Adamantinoma is a rare primary bone cancer that occurs primarily in the shinbone. There are currently no effective treatments for adamantinoma beyond surgery and currently, clinicians are unable to predict which patients are more likely to suffer a recurrence and / or progress to metastatic disease.
Consequently, there is an urgent need for both new treatments options and predictive biomarkers in adamantinoma, which can help monitoring the progression of this type of primary bone cancer.
Dr Katherine Finegan and her research group research group at the University of Manchester, have already shown that two proteins that act together in cancer cells, named MEK5 and EKR5 (MAPK kinase 5-extracellular signal-regulated kinase 5), are key for the development and spread of osteosarcoma.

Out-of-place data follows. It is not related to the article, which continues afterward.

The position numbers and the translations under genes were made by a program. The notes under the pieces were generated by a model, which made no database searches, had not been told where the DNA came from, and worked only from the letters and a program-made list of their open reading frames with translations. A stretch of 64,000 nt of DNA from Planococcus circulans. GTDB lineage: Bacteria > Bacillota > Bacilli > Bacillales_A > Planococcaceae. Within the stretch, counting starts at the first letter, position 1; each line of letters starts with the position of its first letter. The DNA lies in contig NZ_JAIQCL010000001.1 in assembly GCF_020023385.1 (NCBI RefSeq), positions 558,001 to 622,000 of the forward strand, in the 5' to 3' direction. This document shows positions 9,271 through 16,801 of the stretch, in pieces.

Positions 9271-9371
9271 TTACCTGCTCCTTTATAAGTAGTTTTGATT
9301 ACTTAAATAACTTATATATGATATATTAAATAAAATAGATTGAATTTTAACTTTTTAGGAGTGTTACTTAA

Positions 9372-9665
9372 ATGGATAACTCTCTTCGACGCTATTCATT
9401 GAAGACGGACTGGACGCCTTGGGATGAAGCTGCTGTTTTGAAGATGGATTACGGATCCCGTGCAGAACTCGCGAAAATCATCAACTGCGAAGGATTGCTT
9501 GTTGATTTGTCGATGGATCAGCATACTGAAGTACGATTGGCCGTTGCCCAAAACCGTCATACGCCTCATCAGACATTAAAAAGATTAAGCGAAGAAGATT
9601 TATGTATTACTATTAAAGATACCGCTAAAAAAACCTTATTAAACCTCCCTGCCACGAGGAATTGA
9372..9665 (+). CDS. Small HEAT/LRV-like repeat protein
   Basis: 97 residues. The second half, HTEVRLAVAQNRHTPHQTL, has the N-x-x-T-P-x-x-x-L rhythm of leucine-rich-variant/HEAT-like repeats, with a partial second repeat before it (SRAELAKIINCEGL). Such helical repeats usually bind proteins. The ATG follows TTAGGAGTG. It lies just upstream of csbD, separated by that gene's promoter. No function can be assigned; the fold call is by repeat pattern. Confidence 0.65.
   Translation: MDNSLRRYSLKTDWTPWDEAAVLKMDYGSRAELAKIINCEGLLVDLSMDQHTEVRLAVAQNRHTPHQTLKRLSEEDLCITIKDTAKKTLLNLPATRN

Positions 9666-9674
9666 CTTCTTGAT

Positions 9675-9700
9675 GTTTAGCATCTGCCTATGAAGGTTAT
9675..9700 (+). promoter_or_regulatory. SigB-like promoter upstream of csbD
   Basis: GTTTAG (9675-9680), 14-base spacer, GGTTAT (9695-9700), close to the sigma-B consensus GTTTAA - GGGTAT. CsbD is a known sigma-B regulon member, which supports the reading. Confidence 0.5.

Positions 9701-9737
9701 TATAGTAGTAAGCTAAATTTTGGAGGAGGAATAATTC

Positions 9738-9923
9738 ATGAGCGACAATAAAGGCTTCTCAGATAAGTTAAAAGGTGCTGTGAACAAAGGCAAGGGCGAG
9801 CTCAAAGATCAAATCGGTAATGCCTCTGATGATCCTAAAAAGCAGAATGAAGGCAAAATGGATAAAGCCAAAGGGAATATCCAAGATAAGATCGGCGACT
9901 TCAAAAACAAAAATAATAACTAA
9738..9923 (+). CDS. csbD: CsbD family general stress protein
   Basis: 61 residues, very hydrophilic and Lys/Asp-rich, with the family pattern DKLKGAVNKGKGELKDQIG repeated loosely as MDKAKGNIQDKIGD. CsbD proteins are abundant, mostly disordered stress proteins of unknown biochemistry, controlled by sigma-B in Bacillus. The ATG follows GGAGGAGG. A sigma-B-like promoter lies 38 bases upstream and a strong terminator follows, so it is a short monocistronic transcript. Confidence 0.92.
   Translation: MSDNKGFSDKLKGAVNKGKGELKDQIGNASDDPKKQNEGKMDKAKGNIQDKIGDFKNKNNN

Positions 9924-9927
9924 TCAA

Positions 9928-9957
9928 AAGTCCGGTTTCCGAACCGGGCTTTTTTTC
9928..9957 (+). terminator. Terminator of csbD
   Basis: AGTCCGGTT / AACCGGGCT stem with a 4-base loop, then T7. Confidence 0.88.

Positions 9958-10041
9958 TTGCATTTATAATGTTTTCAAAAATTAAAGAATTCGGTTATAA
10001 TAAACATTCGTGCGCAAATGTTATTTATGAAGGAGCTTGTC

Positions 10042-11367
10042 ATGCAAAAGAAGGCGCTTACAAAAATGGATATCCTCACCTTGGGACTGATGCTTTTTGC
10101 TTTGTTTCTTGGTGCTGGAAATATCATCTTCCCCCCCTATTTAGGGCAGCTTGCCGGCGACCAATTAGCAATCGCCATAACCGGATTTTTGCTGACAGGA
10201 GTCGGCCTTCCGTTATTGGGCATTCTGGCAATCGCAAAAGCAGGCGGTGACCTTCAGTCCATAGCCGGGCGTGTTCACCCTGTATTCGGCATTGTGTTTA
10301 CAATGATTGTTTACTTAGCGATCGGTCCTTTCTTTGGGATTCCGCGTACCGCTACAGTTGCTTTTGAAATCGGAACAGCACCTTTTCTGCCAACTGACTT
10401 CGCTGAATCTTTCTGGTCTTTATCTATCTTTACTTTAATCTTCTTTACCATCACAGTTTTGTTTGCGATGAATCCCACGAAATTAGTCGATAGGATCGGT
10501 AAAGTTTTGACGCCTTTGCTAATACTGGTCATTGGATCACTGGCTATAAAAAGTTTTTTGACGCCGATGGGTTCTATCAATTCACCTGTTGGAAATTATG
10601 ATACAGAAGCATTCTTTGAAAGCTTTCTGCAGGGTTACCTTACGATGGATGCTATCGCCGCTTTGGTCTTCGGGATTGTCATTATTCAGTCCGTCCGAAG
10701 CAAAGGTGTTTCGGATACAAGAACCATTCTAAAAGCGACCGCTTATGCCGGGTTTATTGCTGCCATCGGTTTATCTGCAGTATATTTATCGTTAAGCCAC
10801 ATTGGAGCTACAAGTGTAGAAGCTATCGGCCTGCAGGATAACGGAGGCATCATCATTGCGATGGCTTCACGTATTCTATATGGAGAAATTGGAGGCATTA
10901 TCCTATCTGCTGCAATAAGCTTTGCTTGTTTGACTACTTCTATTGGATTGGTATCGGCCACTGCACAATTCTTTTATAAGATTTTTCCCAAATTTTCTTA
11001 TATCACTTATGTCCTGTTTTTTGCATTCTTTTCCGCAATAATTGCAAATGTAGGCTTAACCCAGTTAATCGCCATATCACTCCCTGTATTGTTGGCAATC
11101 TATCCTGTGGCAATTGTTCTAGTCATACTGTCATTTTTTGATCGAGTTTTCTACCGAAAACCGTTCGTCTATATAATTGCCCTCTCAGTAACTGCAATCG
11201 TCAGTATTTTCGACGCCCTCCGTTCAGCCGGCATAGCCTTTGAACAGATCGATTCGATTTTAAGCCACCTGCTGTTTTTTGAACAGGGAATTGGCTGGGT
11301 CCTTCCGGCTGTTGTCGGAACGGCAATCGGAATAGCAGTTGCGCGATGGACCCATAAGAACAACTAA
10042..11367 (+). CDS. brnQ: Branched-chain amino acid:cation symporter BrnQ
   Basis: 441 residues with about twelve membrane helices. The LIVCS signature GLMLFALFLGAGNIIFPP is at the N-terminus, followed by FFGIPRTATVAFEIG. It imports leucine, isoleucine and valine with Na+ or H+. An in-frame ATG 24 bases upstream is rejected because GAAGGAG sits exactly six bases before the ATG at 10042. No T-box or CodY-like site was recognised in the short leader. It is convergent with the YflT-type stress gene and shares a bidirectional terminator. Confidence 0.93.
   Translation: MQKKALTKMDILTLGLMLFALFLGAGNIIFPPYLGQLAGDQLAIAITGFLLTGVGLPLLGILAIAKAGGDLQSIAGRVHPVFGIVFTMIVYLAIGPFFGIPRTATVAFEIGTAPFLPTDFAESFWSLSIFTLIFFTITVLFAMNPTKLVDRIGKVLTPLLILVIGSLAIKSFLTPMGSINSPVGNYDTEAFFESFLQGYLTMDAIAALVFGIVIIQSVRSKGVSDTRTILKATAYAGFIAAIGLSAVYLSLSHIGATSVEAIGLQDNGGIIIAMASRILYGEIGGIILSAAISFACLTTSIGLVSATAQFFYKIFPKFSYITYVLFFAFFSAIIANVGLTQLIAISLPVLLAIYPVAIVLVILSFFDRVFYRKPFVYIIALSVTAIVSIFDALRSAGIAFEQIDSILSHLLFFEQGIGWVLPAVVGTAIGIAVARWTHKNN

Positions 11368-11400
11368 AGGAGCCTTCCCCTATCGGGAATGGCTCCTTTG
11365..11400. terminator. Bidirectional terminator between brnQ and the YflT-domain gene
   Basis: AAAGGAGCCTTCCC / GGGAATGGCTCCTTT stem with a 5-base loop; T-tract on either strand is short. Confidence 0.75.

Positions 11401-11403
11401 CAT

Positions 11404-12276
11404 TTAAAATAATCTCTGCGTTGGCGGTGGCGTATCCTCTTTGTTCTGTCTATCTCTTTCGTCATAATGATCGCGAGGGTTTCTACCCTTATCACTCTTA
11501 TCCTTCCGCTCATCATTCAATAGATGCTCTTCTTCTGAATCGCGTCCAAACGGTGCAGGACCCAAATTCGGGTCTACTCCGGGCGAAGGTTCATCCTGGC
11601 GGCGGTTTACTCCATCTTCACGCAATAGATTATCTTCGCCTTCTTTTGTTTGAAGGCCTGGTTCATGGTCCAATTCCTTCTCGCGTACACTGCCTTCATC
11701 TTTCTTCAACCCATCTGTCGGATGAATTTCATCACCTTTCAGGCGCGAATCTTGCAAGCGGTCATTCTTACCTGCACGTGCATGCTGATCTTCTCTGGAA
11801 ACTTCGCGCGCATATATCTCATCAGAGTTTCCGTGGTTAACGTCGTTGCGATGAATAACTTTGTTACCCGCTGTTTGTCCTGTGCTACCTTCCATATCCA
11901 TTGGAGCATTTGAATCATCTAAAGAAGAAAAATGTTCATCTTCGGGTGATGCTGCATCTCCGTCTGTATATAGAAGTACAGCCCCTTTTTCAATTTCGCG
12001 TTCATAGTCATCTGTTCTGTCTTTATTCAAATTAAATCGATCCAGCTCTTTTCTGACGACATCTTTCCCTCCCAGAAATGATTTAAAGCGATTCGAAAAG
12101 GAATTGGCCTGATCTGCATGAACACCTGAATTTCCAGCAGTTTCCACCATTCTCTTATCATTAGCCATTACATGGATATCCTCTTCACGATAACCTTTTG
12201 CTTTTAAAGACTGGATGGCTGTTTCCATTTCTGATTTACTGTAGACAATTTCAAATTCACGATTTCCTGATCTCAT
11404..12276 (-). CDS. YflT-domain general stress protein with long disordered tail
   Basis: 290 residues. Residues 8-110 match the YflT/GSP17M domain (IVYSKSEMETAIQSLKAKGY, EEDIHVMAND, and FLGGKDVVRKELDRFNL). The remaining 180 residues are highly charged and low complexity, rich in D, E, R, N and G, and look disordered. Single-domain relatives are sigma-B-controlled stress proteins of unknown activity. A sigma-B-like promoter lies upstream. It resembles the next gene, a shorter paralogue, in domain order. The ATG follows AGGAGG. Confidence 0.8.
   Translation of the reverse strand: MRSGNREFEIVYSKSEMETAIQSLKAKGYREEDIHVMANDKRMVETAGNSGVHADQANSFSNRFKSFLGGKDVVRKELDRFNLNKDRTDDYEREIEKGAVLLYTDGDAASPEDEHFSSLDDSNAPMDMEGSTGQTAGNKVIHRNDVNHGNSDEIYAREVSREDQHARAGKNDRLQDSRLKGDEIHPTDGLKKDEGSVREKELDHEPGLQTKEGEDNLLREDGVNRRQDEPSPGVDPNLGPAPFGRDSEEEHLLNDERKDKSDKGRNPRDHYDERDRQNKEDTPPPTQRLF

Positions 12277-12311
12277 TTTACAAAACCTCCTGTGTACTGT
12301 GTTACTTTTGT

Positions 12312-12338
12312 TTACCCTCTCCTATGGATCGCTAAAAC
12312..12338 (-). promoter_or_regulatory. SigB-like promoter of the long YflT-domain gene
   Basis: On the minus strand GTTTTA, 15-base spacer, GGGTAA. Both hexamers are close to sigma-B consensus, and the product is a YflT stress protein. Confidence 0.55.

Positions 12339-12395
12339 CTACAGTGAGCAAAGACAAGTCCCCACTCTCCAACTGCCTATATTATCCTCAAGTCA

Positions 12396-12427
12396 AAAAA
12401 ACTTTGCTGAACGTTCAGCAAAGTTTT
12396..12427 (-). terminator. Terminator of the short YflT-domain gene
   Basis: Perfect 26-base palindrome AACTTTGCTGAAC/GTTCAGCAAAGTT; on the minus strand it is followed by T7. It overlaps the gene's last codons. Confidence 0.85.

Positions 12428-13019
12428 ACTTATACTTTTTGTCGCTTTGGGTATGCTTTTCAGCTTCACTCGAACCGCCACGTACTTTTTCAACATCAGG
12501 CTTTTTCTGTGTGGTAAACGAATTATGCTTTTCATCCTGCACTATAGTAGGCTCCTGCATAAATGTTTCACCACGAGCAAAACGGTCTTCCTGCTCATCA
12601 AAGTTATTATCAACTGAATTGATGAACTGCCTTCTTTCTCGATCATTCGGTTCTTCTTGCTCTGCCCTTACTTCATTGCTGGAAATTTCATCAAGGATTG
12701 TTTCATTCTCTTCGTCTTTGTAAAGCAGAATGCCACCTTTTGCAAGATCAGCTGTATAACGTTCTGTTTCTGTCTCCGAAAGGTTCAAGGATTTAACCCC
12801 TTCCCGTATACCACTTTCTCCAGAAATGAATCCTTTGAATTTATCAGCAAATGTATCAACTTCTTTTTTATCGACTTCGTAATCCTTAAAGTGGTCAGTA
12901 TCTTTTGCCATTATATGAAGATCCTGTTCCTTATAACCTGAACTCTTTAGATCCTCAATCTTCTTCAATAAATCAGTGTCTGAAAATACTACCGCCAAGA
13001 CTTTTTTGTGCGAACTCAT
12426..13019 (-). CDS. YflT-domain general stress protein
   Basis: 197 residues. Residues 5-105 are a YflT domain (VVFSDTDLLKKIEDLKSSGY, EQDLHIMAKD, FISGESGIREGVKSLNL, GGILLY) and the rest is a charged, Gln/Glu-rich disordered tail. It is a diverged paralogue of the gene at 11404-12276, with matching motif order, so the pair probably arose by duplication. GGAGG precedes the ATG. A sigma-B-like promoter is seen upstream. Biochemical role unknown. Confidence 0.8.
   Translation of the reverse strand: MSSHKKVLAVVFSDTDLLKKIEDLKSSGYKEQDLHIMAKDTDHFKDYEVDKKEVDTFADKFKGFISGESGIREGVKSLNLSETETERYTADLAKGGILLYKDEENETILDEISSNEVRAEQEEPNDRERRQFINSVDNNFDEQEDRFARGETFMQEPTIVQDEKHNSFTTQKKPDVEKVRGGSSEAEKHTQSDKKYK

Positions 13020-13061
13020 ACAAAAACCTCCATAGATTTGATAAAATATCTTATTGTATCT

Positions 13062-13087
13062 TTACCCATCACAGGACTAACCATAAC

This project proposes to investigate if MEK5-ERK5 also control adamantinoma development, and if their presence and activity can be a used as new marker, to track the recurrence or spread of adamantinoma
What are the aims of this research project?
To do this, the team will quantify the levels of MEK5 and ERK5 in samples from adamantinoma patients and will determine if the proteins are indeed “switched on” and driving cancer; they will also relate this information to the disease progression of the patients.
Dr Finegan’s group is currently studying several drugs that inhibit MEK5/ERK5. Therefore, the second objective of the project, is to test if these drugs can prevent adamantinoma cells from growing, and also if they can reduce their potential to move to other parts of the body.
How could this project improve treatment options for adamantinoma patients?
Successful completion of this project will provide evidence of the role of MEK5/ERK5 in adamantinoma and whether their inhibitors could ultimately benefit adamantinoma patients.
Funding for this pioneering research into adamantinoma has been made possible by The Liz Clarke-Saul Fund.